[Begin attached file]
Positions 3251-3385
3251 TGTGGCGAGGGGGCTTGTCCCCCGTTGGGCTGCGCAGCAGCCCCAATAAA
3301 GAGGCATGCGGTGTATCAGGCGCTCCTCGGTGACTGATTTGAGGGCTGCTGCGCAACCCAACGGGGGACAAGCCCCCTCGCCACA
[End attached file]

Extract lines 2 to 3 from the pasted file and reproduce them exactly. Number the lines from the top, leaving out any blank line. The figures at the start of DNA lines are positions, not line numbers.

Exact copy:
3251 TGTGGCGAGGGGGCTTGTCCCCCGTTGGGCTGCGCAGCAGCCCCAATAAA
3301 GAGGCATGCGGTGTATCAGGCGCTCCTCGGTGACTGATTTGAGGGCTGCTGCGCAACCCAACGGGGGACAAGCCCCCTCGCCACA